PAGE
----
CORONAVIRUS/Taiwan considering easing ban on international flight transfers

06/13/2020 06:26 PM
To activate the text-to-speech service, please first agree to the privacy policy below.
CNA file photo
CNA file photo

Taipei, June 13 (CNA) Taiwan's Central Epidemic Command Center (CECC) is considering lifting its ban on international air passengers transiting through Taiwan on the condition that they not enter the country and board connecting flights within eight hours of arrival.

While the policy is still in the planning stage with no timetable for when it might be put in place, it would likely give priority to travelers on flight routes between North America and Southeast Asia, CECC deputy head Chen Tsung-yen (陳宗彥) said Saturday.

Taiwan halted international flight transfers through Taiwanese airports on March 24, just days after banning entry to foreign nationals, with some exceptions, on March 19, in response to an uptick in COVID-19 cases that month.

Since then, the outbreak has been successfully contained, with no locally transmitted cases reported since April 12.

In a telephone interview with local media Saturday, Chen said the CECC reached a consensus on flight transfers after three meetings with the Civil Aeronautics Administration and Taoyuan International Airport Corp. (TIAC), but has yet to finalize the plans for a formal review.

In the version being discussed, transit passengers would have their temperatures checked upon arrival, and would be taken to designated parts of the airport to wait for their connecting flights, Chen said.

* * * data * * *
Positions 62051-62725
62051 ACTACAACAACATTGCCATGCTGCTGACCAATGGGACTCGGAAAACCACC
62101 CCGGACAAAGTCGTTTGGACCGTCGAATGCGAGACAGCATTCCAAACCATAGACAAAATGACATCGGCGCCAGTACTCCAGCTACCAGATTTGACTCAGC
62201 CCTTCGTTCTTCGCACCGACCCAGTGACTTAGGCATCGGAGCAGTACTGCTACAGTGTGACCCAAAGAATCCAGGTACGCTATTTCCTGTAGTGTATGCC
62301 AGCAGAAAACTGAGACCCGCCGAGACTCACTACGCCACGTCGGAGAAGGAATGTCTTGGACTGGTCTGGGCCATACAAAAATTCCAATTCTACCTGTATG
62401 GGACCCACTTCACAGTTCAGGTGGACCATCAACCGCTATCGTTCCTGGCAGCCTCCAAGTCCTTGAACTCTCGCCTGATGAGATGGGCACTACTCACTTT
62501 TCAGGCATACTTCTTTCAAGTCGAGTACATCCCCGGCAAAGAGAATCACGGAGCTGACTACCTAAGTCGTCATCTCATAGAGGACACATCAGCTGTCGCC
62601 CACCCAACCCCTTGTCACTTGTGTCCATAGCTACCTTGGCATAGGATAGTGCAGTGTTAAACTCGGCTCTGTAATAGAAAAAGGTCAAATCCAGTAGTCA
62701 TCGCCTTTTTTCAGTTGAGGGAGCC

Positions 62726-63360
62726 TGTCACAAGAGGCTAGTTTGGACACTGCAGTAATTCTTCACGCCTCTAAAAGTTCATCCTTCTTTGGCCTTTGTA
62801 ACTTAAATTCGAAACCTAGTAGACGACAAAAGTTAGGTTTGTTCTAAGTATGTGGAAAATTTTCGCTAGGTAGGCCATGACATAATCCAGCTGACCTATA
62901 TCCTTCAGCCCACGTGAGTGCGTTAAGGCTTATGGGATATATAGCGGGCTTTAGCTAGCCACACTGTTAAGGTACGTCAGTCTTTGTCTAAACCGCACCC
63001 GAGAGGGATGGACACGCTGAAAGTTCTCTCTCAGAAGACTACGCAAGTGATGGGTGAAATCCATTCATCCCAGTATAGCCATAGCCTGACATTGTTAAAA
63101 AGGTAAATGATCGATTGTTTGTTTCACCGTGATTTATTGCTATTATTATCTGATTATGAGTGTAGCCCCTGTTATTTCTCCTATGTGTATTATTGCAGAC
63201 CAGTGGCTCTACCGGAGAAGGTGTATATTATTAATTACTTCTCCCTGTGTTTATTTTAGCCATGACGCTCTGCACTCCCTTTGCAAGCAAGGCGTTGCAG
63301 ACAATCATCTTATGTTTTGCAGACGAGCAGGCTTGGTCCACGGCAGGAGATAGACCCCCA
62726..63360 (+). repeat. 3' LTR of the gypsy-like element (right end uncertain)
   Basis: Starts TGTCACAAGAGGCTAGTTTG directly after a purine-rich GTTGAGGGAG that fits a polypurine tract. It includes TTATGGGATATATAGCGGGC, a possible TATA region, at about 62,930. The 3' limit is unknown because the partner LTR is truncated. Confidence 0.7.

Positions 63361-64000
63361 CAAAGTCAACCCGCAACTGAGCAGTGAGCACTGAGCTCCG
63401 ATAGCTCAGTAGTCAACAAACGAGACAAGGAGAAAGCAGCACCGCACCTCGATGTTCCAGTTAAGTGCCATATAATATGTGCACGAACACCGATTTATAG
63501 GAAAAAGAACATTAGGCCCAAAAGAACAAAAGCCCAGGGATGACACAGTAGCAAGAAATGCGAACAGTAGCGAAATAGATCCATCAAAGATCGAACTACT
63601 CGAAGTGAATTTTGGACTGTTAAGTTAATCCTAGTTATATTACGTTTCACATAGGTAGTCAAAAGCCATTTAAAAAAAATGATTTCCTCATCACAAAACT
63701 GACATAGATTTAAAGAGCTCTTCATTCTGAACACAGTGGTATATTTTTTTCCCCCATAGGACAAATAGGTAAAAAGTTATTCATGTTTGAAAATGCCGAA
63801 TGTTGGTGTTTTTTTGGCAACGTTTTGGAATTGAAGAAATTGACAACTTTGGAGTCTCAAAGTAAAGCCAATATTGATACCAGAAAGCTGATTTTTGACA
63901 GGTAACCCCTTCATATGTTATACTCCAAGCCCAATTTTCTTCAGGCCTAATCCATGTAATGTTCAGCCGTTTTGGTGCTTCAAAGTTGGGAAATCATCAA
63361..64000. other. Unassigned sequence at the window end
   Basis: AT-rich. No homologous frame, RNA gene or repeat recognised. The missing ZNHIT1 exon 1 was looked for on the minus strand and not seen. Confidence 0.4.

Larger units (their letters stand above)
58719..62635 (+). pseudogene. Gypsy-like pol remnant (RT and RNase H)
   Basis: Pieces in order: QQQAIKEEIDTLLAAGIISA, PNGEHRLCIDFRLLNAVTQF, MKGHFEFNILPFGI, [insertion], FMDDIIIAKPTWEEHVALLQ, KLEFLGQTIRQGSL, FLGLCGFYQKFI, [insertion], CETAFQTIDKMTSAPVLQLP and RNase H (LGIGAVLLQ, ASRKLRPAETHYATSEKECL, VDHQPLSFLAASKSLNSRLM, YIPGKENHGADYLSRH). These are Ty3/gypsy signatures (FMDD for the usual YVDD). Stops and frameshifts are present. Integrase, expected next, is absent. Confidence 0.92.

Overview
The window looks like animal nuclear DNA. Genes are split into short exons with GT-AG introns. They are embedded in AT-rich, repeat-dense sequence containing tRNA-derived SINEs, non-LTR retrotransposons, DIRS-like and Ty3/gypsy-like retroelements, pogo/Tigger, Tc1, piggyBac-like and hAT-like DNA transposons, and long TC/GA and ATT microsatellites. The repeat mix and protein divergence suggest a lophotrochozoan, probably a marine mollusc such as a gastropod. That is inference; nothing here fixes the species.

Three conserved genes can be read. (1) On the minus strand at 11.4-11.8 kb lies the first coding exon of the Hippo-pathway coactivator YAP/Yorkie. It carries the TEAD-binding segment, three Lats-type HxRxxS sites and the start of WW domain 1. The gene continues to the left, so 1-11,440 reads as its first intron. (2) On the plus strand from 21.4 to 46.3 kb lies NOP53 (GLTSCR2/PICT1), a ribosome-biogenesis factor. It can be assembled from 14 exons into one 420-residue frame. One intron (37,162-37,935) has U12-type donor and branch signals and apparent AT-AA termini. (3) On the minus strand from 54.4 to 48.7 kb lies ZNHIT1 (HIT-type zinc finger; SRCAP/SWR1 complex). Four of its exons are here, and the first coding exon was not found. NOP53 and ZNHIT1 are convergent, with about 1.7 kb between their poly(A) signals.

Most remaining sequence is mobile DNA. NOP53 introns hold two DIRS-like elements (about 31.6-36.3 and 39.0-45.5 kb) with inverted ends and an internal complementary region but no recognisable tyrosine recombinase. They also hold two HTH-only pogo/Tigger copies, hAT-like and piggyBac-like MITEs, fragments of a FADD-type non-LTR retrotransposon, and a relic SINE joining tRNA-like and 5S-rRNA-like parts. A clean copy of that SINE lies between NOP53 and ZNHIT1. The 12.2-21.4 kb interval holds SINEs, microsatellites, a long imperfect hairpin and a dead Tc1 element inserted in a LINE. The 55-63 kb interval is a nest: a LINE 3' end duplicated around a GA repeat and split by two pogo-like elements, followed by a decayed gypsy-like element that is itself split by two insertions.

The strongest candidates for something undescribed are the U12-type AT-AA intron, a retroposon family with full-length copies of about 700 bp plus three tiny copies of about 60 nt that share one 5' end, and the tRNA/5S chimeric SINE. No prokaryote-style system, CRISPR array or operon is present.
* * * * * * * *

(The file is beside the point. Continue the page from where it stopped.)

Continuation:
Passengers would also be allowed to visit select duty-free shops and dining areas, where staff would wear protective gowns and face masks, he said.

To control passenger flows, travelers would have to arrive and depart on the same airline, and would be banned from spending the night in Taiwan and required to take their connecting flight within eight hours, Chen said.

He said transit passengers would not come into contact with other travelers.

Regarding the flight routes, Chen said the policy would likely give priority to services between North America and Southeast Asia, as these routes are offered by both of Taiwan's large international airlines.

Those plans may seem premature at a time when only a handful of international flights are arriving at or departing from Taoyuan International Airport, Taiwan's main international gateway.

Only 13 flights to overseas destinations were scheduled to depart from the airport Saturday, carrying an estimated 896 passengers, and 12 were scheduled to arrive with an estimated 905 passengers.

The only long-haul flights among them were a China Airlines flight from Melbourne early Saturday morning and an EVA Air flight to Toronto scheduled to depart Saturday evening.

The only connections to Southeast Asian destinations were departures to Jakarta and Kuala Lumpur and an arriving flight from Kuala Lumpur.

At present, the CECC is still trying to evaluate potential passenger volume, which remains uncertain amid the ongoing pandemic and various countries' border controls, Chen said.

(By Chang Ming-hsuan and Matthew Mazzetta)


View All
We value your privacy.
Focus Taiwan (CNA) uses tracking technologies to provide better reading experiences, but it also respects readers' privacy. Click here to find out more about Focus Taiwan's privacy policy. When you close this window, it means you agree with this policy.